“That consultation has helped shape our Arts and Creative Industries Strategies and we thank everyone who has contributed to this work so far.  We look forward to continuing this work with Scottish Government, partner agencies and individuals to create the best conditions to support a thriving literature and publishing sector in Scotland and internationally.”

Published 18 months ago, the Literature Sector Review produced a broad spread of recommendations aimed at improving the health of literature in Scotland, sustaining the sector as a vibrant form of cultural expression, and as an important creative industry. The review covered a range of areas including individual writers, the publishing industry, developing readers, and the international promotion and development of Scottish writing.

In addition to the £4m awarded to writers, poets, book festivals, storytellers, publishers and literary organisations, over the last year, to support their work in Scotland and internationally, a number of measures have been undertaken in the past 18 months to help grow the Sector, including:

International Promotion
Developing a strategic approach to the international promotion of Scottish writers and Literature

  • Today’s International Summit has been co-ordinated by LAS, in direct response to a specific recommendation from Creative Scotland’s Literature and Publishing Sector Review, to explore a more strategic approach to the international promotion of Scottish writing and literature.  Dr. Alasdair Allan MSP, Scotland’s Minister for International Development and Europe, will open the event. The aim of the day is to lay the groundwork for a stronger international presence for Scottish literature.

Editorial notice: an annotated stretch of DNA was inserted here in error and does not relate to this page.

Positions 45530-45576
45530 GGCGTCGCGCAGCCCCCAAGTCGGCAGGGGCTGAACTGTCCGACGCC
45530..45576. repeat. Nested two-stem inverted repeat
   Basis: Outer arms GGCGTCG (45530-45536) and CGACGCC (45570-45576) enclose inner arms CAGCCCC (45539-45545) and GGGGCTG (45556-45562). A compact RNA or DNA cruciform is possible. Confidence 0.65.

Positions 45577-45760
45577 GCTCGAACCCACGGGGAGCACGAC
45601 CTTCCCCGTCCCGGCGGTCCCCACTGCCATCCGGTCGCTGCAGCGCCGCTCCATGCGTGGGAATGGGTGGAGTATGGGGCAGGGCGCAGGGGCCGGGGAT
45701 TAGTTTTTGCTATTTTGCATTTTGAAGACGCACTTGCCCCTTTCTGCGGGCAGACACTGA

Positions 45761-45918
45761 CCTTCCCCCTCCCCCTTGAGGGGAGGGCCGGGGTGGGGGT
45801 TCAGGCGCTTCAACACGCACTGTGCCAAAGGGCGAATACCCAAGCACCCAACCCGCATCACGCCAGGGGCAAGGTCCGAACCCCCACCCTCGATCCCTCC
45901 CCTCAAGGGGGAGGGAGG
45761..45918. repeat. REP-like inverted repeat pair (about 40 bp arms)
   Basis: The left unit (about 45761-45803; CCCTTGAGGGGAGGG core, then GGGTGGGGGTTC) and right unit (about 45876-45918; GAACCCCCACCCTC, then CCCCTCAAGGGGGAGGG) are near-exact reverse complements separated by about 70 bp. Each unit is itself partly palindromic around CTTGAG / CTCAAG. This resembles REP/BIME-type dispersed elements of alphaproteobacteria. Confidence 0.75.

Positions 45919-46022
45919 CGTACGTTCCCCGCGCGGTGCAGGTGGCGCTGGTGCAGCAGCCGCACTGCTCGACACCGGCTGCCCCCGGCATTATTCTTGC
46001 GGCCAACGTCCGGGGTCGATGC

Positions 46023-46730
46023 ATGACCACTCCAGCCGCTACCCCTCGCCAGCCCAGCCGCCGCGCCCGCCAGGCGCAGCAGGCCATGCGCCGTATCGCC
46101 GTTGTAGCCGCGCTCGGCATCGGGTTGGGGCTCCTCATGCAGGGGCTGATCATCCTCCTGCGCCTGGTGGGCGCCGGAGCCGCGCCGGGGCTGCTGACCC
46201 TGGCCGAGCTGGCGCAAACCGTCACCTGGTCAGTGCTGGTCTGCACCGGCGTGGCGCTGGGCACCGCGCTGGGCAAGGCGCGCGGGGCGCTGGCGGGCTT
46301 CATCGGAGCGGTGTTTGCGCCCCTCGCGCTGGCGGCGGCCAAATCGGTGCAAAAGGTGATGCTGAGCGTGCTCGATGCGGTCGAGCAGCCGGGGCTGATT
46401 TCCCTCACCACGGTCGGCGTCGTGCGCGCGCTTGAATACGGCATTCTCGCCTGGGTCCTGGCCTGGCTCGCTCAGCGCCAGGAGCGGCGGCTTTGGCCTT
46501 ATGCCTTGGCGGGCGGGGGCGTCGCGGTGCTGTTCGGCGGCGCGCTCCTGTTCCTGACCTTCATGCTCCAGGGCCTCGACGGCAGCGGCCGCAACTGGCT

Donald Smith, Vice-Chair of LAS said: The issue of Scotland’s international presence has been discussed a great deal over the years. This Summit marks the first time that the key players will be together in the same space with the same goal of agreeing what needs to be done and how we might work together to do it.”

  • Creative Scotland is partner funding a major new initiative with Writers Centre Norwichand the British Council to promote UK writers and literature organisations overseas.  Launched in September 2016, the online International Literature Showcase is supporting talented upcoming writers with promotional opportunities, new commissions and the development of their international profile.

Developing Talent and Skills

  • In the last financial year, 2015-16, Creative Scotland awarded more than £4million to writers, poets, book festivals, storytellers, publishers and literary organisations to support their work in Scotland and internationally. For further information on Creative Scotland’s support for Literature, languages and publishing please visit, here.
  • Creative Scotland’s Open Project Fundoffers support for individual writers at all stages of their careers.  Awards made this year include Janice Galloway, Kirsty Logan, Amy Liptrot, Ewan Morrison, Merryn Glover, Malachy Tallack and Gordon Meade.
  • The Gavin Wallace Fellowship enables writers to take time out of their usual environment to develop their practice over the course of a year.  Writer Kirsty Logan, who undertook her Fellowship in 2015, commented: “The past year has been absolute bliss. Having the freedom to read, think and explore is truly priceless for a writer. The fellowship came at exactly the right time in my writing life, and I can’t recommend it enough.”
  • Creative Scotland has partnered with the Scottish Review of Books to run the Emerging Critics Mentoring Programme, which was launched with a talk at the Edinburgh International Book Festival in August 2016. Between November 2016 and February, 2017, 20 writers looking to break into literary criticism are being mentored in small groups by critics Alan Taylor, Rosemary Goring, David Robinson, Kaite Welsh and Dave Coates. Mentees are receiving guidance on writing literary criticism for print and online platforms and are receiving individual feedback with a view to showcasing their work on a special Emerging Critics section of the Scottish Review of Books website.